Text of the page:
To get it right the first time, the staff encourages registrants to preclear
unusual or complex accounting issues.
Applying these criteria to the North Carolina plan, the court found a compelling interest, both under section 5, since the Department of Justice had refused to preclear
a plan with only one majority-black district, and under section 2, since the preconditions laid out in Gingles had been met (Thornburg v.
(116) Issacharoff proposes a similarly administrative, race-neutral solution that would require states to disclose any voting changes, but not to preclear
those changes as required under section (5).
(8) Section 5, widely considered the key piece of the VRA, requires that certain localities "preclear
" changes in voting through an administrative decision of the Department of Justice (DOJ) or a declaratory judgment from the federal district court for the District of Columbia.
A person becomes aware of this spiritual dimension through a process known as "auditing." Auditing involves a one-to-one encounter between a participant (known as a "preclear
") and a Church official (known as an "auditor").
Suits brought under Section 5 of the Voting Rights Act present the first context in which the census adjustment controversy will arise in court.(112) Certain jurisdictions with a history of voting rights violations against racial and "language" minorities must "preclear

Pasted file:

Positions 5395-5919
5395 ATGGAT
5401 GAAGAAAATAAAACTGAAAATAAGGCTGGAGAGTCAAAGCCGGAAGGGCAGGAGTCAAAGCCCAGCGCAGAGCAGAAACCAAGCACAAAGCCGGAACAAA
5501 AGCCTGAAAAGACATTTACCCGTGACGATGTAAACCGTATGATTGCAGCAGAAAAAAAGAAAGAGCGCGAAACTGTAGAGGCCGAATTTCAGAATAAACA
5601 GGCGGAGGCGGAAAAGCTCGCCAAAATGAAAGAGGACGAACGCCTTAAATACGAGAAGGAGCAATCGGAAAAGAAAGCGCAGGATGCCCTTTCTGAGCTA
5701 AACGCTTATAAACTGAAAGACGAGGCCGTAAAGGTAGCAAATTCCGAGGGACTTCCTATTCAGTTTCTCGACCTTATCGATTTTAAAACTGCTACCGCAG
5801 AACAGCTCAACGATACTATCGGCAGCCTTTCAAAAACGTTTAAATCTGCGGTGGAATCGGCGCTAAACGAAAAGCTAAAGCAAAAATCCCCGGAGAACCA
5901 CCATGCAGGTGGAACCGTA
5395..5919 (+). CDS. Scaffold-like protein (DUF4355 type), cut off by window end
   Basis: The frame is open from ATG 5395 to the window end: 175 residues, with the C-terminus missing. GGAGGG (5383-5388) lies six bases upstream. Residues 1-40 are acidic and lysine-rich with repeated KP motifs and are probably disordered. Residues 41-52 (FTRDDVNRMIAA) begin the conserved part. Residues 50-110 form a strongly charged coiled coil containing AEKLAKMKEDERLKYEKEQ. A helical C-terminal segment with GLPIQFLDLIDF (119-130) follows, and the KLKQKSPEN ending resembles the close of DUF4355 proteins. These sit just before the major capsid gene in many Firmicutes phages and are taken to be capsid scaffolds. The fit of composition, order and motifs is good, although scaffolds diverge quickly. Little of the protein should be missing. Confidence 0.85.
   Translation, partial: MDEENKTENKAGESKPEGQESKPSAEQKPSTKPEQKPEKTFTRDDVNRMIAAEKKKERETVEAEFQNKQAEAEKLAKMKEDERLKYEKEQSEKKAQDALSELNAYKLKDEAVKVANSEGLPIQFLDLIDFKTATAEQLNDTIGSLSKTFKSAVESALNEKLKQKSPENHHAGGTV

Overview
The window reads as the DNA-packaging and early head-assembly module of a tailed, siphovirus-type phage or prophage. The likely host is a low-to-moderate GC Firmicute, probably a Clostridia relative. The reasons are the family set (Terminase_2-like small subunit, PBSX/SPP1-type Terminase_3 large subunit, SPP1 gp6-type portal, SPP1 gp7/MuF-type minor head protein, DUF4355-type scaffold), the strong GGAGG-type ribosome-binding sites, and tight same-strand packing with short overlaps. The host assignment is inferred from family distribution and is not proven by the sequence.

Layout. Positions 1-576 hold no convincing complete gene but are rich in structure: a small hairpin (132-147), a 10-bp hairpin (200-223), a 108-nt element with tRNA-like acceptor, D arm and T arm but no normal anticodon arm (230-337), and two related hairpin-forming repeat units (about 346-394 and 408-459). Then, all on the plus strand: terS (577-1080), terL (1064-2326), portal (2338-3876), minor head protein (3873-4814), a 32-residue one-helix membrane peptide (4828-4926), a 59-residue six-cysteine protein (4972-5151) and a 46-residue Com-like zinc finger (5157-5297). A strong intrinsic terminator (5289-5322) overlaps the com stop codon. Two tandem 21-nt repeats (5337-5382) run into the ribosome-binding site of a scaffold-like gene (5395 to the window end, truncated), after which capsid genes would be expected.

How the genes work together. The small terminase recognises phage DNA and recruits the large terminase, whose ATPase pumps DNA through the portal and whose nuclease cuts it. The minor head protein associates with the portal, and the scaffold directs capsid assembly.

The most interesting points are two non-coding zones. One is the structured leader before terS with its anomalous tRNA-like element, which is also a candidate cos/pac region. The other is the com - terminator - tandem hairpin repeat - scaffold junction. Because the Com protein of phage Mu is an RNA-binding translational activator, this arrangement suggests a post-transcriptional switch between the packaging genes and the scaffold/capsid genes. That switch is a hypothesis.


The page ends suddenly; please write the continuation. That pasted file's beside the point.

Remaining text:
" laws related to voting, including redistricting plans, with the Department of Justice or the U.S.
Department of Justice preclear
state laws that affect voting in states - like Texas - with a history of racial discrimination.
The provision requires nine states and parts of 17 others with persistent histories of voting discrimination to "preclear
" any changes to election laws with the Department of Justice.
requires certain "covered jurisdictions" to preclear
With the amendments, jurisdictions covered have to preclear
election law changes made since November 1, 1968, and are subject to assignment of federal examiners and election observers.
Similarly, large-scale policy decisions, such as DOJ's much maligned "max-black" policy of the early 1990s, should not be defined as "partisan." Instead, the only types of decisions we should consider to be truly partisan are decisions regarding individual law enforcement actions--a decision to file a particular lawsuit, a decision to send federal observers to a particular election in a particular place, a decision to preclear
a particular redistricting plan, a decision to send an advisory letter to a particular jurisdiction.
Smith,(47) for example, the District of Columbia District Court refused to preclear
Georgia's 1981 congressional apportionment, which failed to draw a majority-black district in the heavily black Atlanta metropolitan region.